Our visit was in June which is winter in Australia, so we weren’t concerned about marine stingers. We foolishly didn’t consider crocodiles until much later.
We arrived back at the beach (where the kangaroos congregate) without incident.
Be Crocodile Wise
What other animals Can I see at Cape Hillsborough
- Lizards, Skinks and Snakes sun themselves on rocks in the National Park.
- Echidnas and Possums may be seen at night.
- Geckos catch insects at night wherever there are lights.
- 20 species of butterflies live in the National Park. The Blue Tiger butterfly can be seen in Winter.
- Whales can be seen off-shore July/August.
- Turtles can be seen in the ocean from the Turtle Lookout on the way to Andrews Point.
- Turtles lay eggs on the beach in Summer.
Cape Hillsborough Accommodation
Cape Hillsborough Nature Tourist Park
This is the best place to stay to see Kangaroos on the Beach.
It is extremely convenient as you can bounce out of bed when your alarm goes off and simply walk onto the beach. It only takes a minute.
Be on the Beach 20 minutes before Sunrise
Cape Hillsborough Tourist Park (also known as Cape Hillsborough Resort), has camping directly on the foreshore where the famous kangaroos and wallabies congregate.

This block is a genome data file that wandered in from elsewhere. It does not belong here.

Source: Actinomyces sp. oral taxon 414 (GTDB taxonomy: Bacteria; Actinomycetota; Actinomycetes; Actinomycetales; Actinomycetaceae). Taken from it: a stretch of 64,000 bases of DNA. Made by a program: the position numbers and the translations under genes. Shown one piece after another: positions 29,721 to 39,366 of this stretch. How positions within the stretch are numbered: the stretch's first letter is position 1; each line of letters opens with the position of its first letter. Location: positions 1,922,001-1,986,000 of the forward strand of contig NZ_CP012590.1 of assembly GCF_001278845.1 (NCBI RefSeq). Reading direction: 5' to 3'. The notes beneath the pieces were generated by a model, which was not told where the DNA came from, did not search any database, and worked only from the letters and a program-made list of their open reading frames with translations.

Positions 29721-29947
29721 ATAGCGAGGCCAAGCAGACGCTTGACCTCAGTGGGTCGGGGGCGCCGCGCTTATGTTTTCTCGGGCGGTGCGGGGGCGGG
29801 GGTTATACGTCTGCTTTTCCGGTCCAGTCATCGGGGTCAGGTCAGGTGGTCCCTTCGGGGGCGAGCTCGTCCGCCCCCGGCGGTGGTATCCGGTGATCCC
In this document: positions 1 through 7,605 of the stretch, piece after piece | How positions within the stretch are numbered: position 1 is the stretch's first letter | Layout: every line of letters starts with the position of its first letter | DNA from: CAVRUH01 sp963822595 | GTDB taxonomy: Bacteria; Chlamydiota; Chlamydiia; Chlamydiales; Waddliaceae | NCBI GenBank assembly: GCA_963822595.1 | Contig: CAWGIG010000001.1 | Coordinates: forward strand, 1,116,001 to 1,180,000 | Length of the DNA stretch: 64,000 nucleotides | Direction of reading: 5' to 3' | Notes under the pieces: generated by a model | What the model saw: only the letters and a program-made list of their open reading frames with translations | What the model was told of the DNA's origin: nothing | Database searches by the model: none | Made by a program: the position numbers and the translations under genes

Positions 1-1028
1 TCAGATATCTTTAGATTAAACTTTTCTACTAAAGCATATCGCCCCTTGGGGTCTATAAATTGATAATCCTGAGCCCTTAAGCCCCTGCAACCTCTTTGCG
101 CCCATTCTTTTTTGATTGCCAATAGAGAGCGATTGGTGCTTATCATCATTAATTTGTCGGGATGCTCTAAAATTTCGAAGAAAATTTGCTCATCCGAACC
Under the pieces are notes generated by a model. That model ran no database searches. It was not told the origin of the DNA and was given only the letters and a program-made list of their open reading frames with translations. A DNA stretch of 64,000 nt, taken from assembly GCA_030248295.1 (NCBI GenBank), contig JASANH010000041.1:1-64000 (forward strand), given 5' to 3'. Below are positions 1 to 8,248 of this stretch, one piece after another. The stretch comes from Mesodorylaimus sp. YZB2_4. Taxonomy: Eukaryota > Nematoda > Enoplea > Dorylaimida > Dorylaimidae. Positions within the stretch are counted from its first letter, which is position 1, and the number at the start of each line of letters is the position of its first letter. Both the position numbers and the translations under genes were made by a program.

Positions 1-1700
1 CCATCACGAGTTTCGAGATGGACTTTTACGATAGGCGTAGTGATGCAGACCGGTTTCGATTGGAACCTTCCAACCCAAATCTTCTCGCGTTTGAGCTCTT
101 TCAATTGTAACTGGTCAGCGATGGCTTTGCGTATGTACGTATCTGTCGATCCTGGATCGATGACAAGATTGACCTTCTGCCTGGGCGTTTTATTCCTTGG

As well as powered and non-powered camping sites there are two levels of cabins.
Andrews Point walking track starts behind the resort, but we joined it from the beach at the eastern edge of the park – at the end of this row of cabins.
The staff at the resort are very helpful. They will advise on tides and what time you should be at the beach in the morning.
Facilities include: Pool, Shop, Mini-Golf, Camp Kitchen, Laundry, BBQ’s, Reading, TV Lounge and Diner.
Cape Hillsborough Cabins.
Cape Hillsborough Tourist Park Accommodation options
Cape Hillsborough Camping – National Parks
Smalleys Beach Camping.
The National Park Camping area is at Smalleys Creek. You can book on-line, over the counter at a National Park Office or by phone. By all accounts it books out early so book well in advance. Read about it here.
Pay in Advance. Toilets. Drinking Water. Shade. Picnic Tables. Walking. Fishing. Swimming. Crocodile Warning. TV and Mobile Phone Reception. Camping. Caravans. Sites directly on beach. No Generators Allowed.
Cape Hillsborough Map – Smalleys Beach Camping Area to Cape Hillsborough Day Use Area and the Tourist Park
Planning Tips and Information.
Captain Cook named the Cape in 1770 after the Earl of Hillsborough.
Mackay Tide Times can be checked here.
For What to do in Mackay Look at Mackay Tourism.
Visit Old Station Tea House – see Map Below.
The Cape Hillsborough Caravan Park has a Diner open from 10 am to 2 pm every day which is open to the Public.
Map of Cape Hillsborough – Proserpine and Mackay
Other places to see Kangaroos in Queensland
Paradise Country Farm Stay on the Gold Coast is a theme park specialising in Australian Wildlife, Farm Animals and Shows. They have kangaroos and wallabies that are very relaxed and like being fed and patted. Read about Paradise Country Farm Stay here.